Finally back at the easel with brush in hand.
Here are a couple new studies.
Doll Face:

Acrylic, 5"x8"
This portrait study is from an awesome photo by:
I loved the photo, and as usual I follow my gut. I just knew I had to paint this.
I've been jonesing to paint pale skin in cool light, using a high-chroma underpainting. My goal here is to capture the coolness of the light source, and the paleness of the skin, while still having the face look lifelike.

I used a limited palette; mostly Burnt Sienna, Burnt Umber, Ivory Black, and Gesso for the white; with the addition of Cad Red, Aliz Crimson, and a touch of Ultramarine in some of the bluest blues (but not much!)
The underpainting is Burnt Sienna, with a touch of Cad Red, lightened with Gesso (white.)
Love the expression, the eyes, the lips. Undt those hu-mongous eyelashes.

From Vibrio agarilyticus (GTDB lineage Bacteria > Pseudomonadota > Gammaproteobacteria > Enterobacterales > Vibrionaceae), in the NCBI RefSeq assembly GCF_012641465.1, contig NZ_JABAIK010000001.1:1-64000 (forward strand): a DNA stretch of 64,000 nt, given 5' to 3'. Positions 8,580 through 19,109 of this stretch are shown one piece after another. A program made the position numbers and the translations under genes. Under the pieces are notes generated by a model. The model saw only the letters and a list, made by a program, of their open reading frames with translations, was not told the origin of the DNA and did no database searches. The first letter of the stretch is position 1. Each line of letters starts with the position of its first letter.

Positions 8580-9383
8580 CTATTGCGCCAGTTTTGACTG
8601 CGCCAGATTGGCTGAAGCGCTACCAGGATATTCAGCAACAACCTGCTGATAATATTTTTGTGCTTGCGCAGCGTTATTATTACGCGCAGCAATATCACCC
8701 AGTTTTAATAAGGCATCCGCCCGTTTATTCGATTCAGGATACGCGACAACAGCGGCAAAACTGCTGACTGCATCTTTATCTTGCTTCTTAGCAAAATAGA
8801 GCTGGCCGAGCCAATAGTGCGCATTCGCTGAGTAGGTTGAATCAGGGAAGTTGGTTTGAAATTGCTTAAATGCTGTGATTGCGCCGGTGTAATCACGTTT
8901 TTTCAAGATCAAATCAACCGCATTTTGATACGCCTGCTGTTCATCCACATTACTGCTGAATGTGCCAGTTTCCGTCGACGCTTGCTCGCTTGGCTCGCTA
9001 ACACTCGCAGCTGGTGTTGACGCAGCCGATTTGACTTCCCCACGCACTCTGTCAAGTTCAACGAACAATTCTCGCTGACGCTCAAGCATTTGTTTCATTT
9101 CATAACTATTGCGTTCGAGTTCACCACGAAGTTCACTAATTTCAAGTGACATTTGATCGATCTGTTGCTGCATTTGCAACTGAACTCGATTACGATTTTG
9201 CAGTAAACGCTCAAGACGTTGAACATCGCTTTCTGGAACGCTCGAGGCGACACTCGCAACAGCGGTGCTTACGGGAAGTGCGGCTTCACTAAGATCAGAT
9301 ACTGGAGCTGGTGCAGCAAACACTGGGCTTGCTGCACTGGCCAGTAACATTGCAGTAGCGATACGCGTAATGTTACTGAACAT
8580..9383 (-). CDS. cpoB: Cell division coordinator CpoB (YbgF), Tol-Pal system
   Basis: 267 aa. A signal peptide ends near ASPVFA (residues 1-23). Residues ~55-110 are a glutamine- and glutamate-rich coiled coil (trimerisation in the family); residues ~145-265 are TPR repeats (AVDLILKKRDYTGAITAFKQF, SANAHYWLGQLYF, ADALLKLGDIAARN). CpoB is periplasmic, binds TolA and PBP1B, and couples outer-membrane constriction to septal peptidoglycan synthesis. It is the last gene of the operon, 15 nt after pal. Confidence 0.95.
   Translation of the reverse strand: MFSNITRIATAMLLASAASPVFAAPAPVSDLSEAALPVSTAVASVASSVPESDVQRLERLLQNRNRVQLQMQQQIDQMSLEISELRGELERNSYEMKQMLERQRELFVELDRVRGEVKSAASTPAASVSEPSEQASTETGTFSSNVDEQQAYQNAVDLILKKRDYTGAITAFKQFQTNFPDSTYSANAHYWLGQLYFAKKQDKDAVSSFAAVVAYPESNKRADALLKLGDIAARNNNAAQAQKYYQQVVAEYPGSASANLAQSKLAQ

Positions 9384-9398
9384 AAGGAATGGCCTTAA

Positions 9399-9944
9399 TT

I haven't added the piercings yet, and there is still much to be done. It's a 'Work-In-Progress.'

Calm, 05/31/08:
I put a glaze of Burnt Umber/Yellow Ochre over the horse to tone down the blue highlights, which became obnoxious as the paint dried.

And this study from a great reference photo by:

Acrylic, 5"x8"

I wanted to study the light, and the cool colors reflecting off the fur (do horses have 'fur', or is it just 'body hair'?)
Again using a limited palette; Burnt Sienna, Ivory Black, Gesso for white, with Ultramarine, Yellow Ochre in the background, and a touch of Aliz Crimson in places.

Thursday, May 22, 2008

COOL new addition to the studio!

Check it out!
After a dream about a floating skull in space, I set about collecting the hardware and wire, and installed this new addition to my studio.

It is very simple really. After looking around at hardware stores, I found this plant hanger in the gardening section of my local WalMart. The coolest thing about it is that it has a locking swivel, taking my original idea to a whole new level.